For one of my Spring 2017 classes, African and African American Studies 3089, we studied the history and impact of the Black Lives Matter Movement. It is commonly unknown that the three founders of the movement are three black queer women: Alicia Garza, Patrisse Cullors, and Opal Tometi. The movement itself, its foundation on intersectionality, and the goals of the movement are also generally misunderstood. For a project for this class, four class members and I interviewed students in the Ohio Union. We found that most of the student population at Ohio State is in support of the movement, but does not understand the founders’ goal of the movement: to re-affirm the value of the black lives in a society which systematically targets and discriminates against the black community.
Many students spoke about society’s perception of violence when asked about the Black Lives Matter Movement. It was also observed that the majority of students suggested the media complicates and alters the true purpose of the movement, making it difficult for the founders to convey their intentions. Numerous students expressed distrust for the police or admitted their own privilege, calling for policy action that should change the criminal justice system. Some students believed there should be reform in the way the justice system trains its police officers, while others thought that the problem lies in the need to have independent prosecutors in cases of police brutality. Overall, my group was satisfied to see support for the Black Lives Matter Movement in such large numbers, but grew a better understanding for the fact that so many individuals misconstrue the movement. We conveyed these observations by creating a video of the interviews we conducted and wrote a subsequent paper explaining our inferences from the video.BLMProject-1n3gd2r
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National Speech & Debate Association
As a member of the National Speech & Debate Association, I participated in Lincoln-Douglas Debate for four years during high school and now coach a current high school debater in Lincoln Douglas. During my 4 years debating, I was the captian of the Whippany Park Debate Team and founder and captain of the Park Regional Debate Team. I founded Park Regional because my high school limited the number of tournaments I was allowed to attend and wanted to attend more as an independent debater. As the manager of the Park Regional Debate Team, I managed tournament registration, funding, and transportation. During my senior year, I placed as a Semi-Finalist at the New Jersey NSDA State Debate Tournament. Currently, I work with a debater who competes for both the Whippany Park and Park Regional Debate teams. I edit and write cases, judge at tournaments, write topic analysis, and give guidance on strategy during tournaments. I hope to remain involved in Lincoln-Douglas debate in the future because I am passionate about argumentation and the issues discussed at tournaments.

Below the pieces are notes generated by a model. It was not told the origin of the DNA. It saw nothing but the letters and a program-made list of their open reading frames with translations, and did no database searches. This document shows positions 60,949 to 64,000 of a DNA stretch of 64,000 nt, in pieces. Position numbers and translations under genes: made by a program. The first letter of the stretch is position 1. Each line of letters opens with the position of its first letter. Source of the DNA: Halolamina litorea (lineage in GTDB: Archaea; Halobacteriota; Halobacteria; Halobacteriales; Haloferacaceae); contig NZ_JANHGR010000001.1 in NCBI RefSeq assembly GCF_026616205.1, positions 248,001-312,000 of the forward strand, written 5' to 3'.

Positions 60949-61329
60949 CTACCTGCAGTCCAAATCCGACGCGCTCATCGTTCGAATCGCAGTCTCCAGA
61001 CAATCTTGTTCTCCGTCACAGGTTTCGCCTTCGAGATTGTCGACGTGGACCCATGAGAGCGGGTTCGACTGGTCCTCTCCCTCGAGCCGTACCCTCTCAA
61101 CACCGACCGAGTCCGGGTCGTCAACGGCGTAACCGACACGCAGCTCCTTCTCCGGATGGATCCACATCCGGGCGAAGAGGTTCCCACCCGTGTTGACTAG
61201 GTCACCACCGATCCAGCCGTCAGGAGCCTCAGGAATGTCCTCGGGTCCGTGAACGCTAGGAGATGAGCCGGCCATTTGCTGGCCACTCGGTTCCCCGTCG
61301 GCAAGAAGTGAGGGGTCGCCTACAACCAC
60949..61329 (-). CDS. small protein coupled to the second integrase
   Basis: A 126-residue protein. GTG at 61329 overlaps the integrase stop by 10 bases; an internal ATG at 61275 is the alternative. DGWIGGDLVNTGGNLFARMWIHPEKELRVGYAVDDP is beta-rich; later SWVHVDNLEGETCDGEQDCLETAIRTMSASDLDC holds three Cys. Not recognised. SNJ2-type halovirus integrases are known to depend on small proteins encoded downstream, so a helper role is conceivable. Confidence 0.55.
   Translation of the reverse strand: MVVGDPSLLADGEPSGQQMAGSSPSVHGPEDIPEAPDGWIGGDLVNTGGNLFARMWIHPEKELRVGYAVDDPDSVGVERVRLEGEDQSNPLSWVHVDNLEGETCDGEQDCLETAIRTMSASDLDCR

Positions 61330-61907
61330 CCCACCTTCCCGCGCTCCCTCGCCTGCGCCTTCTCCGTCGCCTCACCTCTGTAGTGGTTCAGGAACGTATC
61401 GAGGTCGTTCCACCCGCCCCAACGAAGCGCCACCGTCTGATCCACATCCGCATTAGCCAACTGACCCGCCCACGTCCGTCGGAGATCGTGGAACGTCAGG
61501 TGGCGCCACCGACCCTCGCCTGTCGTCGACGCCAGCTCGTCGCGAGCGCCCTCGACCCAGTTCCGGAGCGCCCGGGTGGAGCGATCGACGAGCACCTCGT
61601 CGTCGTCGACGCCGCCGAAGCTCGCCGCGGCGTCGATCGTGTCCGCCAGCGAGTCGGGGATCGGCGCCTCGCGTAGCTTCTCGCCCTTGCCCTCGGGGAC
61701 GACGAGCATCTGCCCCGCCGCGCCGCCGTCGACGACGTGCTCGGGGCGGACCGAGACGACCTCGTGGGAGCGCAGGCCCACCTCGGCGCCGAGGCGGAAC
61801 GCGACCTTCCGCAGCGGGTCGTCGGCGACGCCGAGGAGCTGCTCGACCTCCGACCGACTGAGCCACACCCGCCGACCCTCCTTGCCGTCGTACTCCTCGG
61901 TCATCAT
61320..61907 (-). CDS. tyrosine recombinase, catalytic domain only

I am an undergraduate student at The Ohio State University with a major in Political Science and minor in Economics. As a member of International Affairs Scholars and Morrill Scholars, I am passionate about world politics and social justice. I am on the pre-law track and am planning to attend law school or graduate school. Outside of my academics, I am a member of 8th Floor Improv Comedy Group and Community Refugee and Immigration Services (CRIS) in Columbus. Outside of school life, I also enjoy playing intramural beach volleyball and longboarding.
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Since arriving at Ohio State, I have advanced my academic interests by broadening the subjects I am interested in and have a better understanding for my undergraduate and career path. The essential decision I have made during my first year at Ohio State has been my decision, for now, to attend law school after my undergraduate career at Ohio State. This will allow me to strategically plan my undergraduate classes and involvement so that I am prepared to apply to and attend law school. The Political Science Department has allowed me to make this choice in an educated manner by providing me with numerous opportunities to interact with faculty and members of the Mortiz College of Law.
Additionally, the International Affairs Scholars Program has inspired me to choose International Relations as my specialization within my major, Political Science. I have enjoyed every cultural and political event that the program as held, as well as my interactions with the diverse members of my scholars program. I hope to continue finding new ways to experience and understand cultures different from my own. This summer, I will be doing a study abroad through the Political Science Department, the Canadian Parliament Internship. I plan to use this experience to immerse myself into a cultural unique, but not far from my own, before studying abroad for a semester in a country outside of North America. My first year at Ohio State has broadened my interests while giving me the tools to pursue new passions.